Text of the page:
Retail, transportation and manufacturing companies have lagged other industries, with the CISO typically reporting two layers or more below the CEO. Smaller companies at the high end of the Fortune 1000 may have a director of information security who is very technically focused on the basic blocking and tackling of security. Until lately, companies in these industries did not feel extremely vulnerable to external threats. Security awareness and concerns have recently grown in these industries due to multiple factors: greater connectivity and efforts focused on digital transformation, the addition of new business systems being accessed remotely, increased threats from nation-states and hacktivists, the negative impact on leadership following breaches and the rise and reporting of cyber breaches and incidents. As a result, more CISOs are being hired in these industries and tend to report to the CTO or CIO.
More recently, we’ve seen the impacts of attacks on business in new ways. The WannaCry and Not-Petya malware attacks demonstrated how dependent many industries and businesses have become on suppliers’ IT systems. Companies that recognize that cyber risk expands beyond their own IT systems have started to think more broadly about cybersecurity as a business risk and align the CISO to an Enterprise Risk Manager or Chief Risk Officer. While this isn’t necessary, it provides a different perspective and an alternate funding channel for cybersecurity efforts.
Product security is another factor that is changing CISO reporting structure and responsibilities. Companies producing connected products have begun to recognize the critical role security plays in the design, development and ongoing support of those products. We are seeing CISOs take on the responsibility for product security. This is most common in the security industry where the CISO is more likely to report to the CEO. Companies that have a business model built on selling security products recognize how the CISO is integral to the business.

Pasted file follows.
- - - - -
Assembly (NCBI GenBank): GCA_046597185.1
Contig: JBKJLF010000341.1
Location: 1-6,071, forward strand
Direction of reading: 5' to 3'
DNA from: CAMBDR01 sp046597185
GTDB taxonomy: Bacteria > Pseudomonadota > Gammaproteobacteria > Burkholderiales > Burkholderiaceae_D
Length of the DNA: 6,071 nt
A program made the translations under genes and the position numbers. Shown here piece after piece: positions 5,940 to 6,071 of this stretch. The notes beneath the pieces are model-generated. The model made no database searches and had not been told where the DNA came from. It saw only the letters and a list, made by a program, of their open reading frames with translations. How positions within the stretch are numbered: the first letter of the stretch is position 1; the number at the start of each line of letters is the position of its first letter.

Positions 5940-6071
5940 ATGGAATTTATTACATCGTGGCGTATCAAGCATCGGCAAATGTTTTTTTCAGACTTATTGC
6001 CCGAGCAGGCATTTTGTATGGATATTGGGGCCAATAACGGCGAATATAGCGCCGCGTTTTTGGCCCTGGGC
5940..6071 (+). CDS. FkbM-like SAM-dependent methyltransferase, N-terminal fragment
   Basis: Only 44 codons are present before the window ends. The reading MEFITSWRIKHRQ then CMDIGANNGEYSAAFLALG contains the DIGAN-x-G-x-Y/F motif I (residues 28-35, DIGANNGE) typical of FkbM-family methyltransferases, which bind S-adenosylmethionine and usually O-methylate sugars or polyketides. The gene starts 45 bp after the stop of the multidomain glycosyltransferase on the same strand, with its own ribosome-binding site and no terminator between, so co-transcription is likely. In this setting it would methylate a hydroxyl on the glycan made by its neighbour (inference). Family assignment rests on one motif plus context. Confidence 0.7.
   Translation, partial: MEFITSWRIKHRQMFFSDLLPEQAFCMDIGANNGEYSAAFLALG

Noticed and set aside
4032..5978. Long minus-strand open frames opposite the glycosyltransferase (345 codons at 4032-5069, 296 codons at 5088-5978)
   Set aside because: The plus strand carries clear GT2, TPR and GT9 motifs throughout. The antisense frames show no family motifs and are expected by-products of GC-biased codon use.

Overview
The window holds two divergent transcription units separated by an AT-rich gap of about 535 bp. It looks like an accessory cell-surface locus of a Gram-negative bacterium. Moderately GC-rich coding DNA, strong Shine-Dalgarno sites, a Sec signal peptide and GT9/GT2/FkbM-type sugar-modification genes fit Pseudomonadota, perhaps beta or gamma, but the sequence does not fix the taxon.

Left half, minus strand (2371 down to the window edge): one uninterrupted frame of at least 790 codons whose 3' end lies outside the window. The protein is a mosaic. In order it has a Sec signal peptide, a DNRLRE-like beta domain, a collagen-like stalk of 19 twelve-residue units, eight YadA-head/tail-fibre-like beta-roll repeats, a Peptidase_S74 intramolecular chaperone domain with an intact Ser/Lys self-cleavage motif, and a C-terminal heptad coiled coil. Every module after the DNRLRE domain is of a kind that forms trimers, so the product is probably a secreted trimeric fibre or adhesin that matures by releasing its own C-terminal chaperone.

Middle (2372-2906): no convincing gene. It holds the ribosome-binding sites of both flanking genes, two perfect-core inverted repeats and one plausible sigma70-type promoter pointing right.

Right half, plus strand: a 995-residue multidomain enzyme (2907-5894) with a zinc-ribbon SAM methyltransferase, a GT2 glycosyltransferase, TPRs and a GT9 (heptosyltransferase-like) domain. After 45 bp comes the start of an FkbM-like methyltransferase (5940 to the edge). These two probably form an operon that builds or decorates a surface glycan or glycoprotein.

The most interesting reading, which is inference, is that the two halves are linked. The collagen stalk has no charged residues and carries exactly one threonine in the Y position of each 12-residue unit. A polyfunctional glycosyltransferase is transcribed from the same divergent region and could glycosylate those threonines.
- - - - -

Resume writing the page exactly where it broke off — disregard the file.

Consider Reporting Options and Consequences
Who the CISO reports to in your organization greatly impacts his or her ability to perform. Take the time necessary to understand the role you want the CISO to play, the importance of the role to your business and the tradeoffs affiliated with the reporting structure chosen. See the chart above for a comparison of some commonly seen reporting structures for CISOs.
Making Security Strategic to the Business Requires Commitment
While determining who the CISO reports to is important, to be effective the CISO should have:
- Some access to the board, CEO and other executive committee members.
- A budget that is partly funded outside the CIO.
- Clearly defined responsibilities.
- Known limitations and clearly defined decision making authority.
- Defined personal and program goals that map to business objectives.
- Comfort knowing the CEO will take that midnight call on Sunday.
- The backing of a management team that understands and supports the security program and its ability to enhance shareholder value by protecting the company’s market share, brand and revenue.
Deciding upon a proper reporting structure for the CISO is not a one-size-fits-all approach and it requires a deep understanding of both the organization’s security objectives and leadership’s perspective on security. As CISOs assume a permanent seat at the executive table, it is important to choose a reporting structure that gives them the executive access they need to successfully inspire and direct others across the organization to advance security and compliance initiatives.